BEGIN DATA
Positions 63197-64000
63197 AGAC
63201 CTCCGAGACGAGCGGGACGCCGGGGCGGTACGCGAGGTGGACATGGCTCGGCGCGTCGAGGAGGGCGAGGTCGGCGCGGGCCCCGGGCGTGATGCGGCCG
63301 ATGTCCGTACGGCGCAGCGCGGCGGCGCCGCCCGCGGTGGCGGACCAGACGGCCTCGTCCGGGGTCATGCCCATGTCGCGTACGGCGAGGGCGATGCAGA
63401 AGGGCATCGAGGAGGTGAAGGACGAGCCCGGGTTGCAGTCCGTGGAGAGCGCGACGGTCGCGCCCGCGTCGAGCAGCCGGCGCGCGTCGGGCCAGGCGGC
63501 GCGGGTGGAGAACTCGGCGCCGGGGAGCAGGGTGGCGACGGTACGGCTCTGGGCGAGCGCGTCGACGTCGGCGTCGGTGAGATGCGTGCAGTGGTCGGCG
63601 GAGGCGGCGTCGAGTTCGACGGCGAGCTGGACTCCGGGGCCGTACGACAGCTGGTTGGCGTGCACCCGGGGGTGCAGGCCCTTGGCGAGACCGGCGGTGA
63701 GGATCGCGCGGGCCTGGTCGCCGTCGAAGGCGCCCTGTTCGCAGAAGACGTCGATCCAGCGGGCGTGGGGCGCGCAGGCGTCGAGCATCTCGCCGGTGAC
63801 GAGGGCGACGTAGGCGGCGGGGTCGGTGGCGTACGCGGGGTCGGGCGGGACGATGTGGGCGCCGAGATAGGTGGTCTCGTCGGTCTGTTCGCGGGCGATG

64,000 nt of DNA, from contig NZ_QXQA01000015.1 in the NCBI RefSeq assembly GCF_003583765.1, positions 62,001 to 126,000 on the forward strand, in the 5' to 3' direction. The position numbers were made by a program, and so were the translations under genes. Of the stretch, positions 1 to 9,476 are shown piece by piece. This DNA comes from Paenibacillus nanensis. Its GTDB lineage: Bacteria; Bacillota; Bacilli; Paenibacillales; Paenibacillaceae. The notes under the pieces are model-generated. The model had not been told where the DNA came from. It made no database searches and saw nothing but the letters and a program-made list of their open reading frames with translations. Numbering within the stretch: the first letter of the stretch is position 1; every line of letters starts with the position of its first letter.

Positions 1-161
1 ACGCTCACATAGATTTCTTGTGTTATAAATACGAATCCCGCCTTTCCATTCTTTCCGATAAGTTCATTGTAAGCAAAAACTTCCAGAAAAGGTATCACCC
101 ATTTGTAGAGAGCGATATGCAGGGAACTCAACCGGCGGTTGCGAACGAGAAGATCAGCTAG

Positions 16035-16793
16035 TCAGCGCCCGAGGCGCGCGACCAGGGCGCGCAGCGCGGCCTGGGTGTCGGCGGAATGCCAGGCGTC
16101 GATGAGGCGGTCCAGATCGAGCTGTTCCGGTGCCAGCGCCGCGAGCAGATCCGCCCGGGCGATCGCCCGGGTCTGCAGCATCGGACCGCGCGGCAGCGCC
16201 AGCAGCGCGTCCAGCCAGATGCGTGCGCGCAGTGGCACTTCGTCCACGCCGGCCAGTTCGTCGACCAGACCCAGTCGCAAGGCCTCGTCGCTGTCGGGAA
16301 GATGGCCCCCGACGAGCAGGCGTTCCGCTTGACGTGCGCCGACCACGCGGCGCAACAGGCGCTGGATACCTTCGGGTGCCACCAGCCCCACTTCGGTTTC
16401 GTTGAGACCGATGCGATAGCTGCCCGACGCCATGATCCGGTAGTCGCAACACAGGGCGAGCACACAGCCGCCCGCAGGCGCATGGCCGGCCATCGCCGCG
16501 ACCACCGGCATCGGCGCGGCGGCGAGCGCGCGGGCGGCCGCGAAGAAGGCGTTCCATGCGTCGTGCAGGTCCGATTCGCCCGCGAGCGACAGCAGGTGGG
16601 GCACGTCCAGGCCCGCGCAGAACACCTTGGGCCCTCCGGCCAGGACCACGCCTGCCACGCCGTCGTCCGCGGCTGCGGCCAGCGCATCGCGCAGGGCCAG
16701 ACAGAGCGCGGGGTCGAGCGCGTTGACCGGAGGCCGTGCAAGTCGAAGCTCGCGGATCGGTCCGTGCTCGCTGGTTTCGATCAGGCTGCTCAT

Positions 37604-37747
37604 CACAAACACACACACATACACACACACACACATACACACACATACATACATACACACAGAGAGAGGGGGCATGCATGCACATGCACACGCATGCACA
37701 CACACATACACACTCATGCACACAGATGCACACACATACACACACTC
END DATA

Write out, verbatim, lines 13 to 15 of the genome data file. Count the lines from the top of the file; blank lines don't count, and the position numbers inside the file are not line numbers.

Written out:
101 ATTTGTAGAGAGCGATATGCAGGGAACTCAACCGGCGGTTGCGAACGAGAAGATCAGCTAG

Positions 16035-16793
16035 TCAGCGCCCGAGGCGCGCGACCAGGGCGCGCAGCGCGGCCTGGGTGTCGGCGGAATGCCAGGCGTC